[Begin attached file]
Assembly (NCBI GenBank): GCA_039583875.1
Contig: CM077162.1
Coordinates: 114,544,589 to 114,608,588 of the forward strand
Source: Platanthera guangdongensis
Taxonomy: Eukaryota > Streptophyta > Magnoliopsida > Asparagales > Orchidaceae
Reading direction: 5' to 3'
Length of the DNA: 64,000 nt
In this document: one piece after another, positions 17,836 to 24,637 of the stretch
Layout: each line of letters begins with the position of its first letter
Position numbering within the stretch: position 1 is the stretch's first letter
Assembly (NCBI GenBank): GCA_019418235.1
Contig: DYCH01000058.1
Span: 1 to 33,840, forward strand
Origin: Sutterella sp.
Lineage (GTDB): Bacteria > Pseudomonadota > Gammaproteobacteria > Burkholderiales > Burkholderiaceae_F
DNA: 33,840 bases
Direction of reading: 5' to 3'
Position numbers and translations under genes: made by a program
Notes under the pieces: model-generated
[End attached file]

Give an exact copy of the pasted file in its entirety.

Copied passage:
Assembly (NCBI GenBank): GCA_039583875.1
Contig: CM077162.1
Coordinates: 114,544,589 to 114,608,588 of the forward strand
Source: Platanthera guangdongensis
Taxonomy: Eukaryota > Streptophyta > Magnoliopsida > Asparagales > Orchidaceae
Reading direction: 5' to 3'
Length of the DNA: 64,000 nt
In this document: one piece after another, positions 17,836 to 24,637 of the stretch
Layout: each line of letters begins with the position of its first letter
Position numbering within the stretch: position 1 is the stretch's first letter
Assembly (NCBI GenBank): GCA_019418235.1
Contig: DYCH01000058.1
Span: 1 to 33,840, forward strand
Origin: Sutterella sp.
Lineage (GTDB): Bacteria > Pseudomonadota > Gammaproteobacteria > Burkholderiales > Burkholderiaceae_F
DNA: 33,840 bases
Direction of reading: 5' to 3'
Position numbers and translations under genes: made by a program
Notes under the pieces: model-generated